Camila’s impact is far more profound than I initially realized. Though it seems the world revolves around Billy and Daisy, the only reason the duo keeps working together and become so successful is due to Camila’s forgiveness and faith. For Billy and the rest of the band, Camila offers a sense of normalcy and groundedness, a sharp contrast to the life they live and the temptations they face on the road. 

Though I initially questioned Billy’s character, he grew on me as he put his family first and resisted the ever-present urge to reach for a drink, a pill or Daisy. As Camila forgives Billy’s indiscretions and Daisy pushes him to write about the truth, I see a remarkable change in his character. He overcomes his unrealistic expectations for the future, instead appreciating that “loving somebody isn’t perfection and good times and laughing and making love. Love is forgiveness and patience and faith and every once in a while, it’s a gut punch.”

Reid’s inclusion of the other band members’ stories and dramas created a welcome shift of perspectives throughout the story. 

Pete is a harmless character, not adding too much to the dynamic, but also never taking anything away. Conversely, I honestly saw Eddie as an annoyance when he voiced his opinions, whether or not he was in the right. 

The fun-loving drummer Warren serves often as comedic relief and maintains his positive attitude throughout the story. He is described as “the backbone of The Six,” but though I loved his character, I found that Karen serves as the backbone of the band. 

Karen is level-headed, knows when to put her foot down and is loyal above all else. I appreciate her refusal to conform to a male-dominated industry, as she makes a point of wearing clothing that doesn’t draw attention to her body in an effort to draw more attention to her music. 

Karen’s persona coupled with Daisy’s position as a leader and role model to young girls during this time highlight the real-world issue of gender inequality and the influence the ‘70s had on female empowerment.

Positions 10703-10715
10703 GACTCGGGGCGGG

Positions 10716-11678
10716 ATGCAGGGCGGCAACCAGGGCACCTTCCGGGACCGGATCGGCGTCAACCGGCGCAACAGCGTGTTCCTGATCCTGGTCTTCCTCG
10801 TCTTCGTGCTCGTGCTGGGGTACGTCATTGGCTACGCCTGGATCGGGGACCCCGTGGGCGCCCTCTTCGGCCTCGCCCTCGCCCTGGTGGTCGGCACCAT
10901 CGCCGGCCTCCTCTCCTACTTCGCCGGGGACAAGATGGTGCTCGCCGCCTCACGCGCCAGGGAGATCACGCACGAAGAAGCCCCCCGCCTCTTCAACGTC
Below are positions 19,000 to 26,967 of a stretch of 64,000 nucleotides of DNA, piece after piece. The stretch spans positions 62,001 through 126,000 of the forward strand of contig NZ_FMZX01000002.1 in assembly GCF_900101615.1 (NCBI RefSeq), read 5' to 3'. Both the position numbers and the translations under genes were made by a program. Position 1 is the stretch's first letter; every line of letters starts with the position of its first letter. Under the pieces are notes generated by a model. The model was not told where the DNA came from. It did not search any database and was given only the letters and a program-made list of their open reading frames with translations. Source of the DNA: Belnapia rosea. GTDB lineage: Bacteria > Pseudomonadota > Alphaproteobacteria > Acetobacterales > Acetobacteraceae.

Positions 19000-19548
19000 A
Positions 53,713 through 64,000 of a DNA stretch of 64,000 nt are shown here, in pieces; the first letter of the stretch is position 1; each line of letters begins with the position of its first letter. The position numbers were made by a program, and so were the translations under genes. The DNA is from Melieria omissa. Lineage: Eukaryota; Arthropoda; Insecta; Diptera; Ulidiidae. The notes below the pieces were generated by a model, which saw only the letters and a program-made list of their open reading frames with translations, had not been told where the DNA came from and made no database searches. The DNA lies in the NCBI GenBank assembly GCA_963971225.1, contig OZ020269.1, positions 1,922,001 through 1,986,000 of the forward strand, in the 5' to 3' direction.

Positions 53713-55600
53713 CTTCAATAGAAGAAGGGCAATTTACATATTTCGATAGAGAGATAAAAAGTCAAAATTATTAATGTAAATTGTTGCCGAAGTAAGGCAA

I also really enjoyed Graham’s character, the reserved and mysterious younger brother of Billy, who grapples with unrequited love and devotion, though there were times when I wished he would stand up for himself more. 

The other side characters, like Price and Rolling Stone reporter Jonah Berg, also play a crucial role in developing the complex relationship between Billy and Daisy and the chaos that is life in or involved with a rock and roll band. 

The inspiration Reid draws from ‘70s musicians, namely Fleetwood Mac, is palpable throughout the novel. Just as Fleetwood Mac fused folk and rock together during their rise to fame, Daisy Jones and the Six insert elements of pop music and transition from hard rock to a softer alternative.

Alluding again to musical evolution in the ‘70s, Reid puts emphasis on Billy and Daisy’s songwriting processes. Just as Fleetwood Mac was notable for the emotionally charged, raw and honest lyrics of ‘Rumours,’, Daisy Jones and the Six finally make it to No. 1 with ‘Honeycomb,” a song Billy orginally wrote about redemption that Daisy alters to be about doubt and broken promises. 

The television series based on this book does not do any of the characters justice, save for making Eddie just as irritating as he is in the book, and I find it hard to watch after reading such a superior version of the story. 

It truly felt as if I was reading the oral history of real people about their real lives, as Reid eloquently weaves emotions and disposition into each character’s dialogue. This made for nothing short of a refreshing and compelling read, and I rate this book 4.5/5 stars.

Comment policy

Comments posted to The Brown and White website are reviewed by a moderator before being approved. Incendiary speech or harassing language, including comments targeted at individuals, may be deemed unacceptable and not published. Spam and other soliciting will also be declined.

The Brown and White also reserves the right to not publish entirely anonymous comments.

Leave A Reply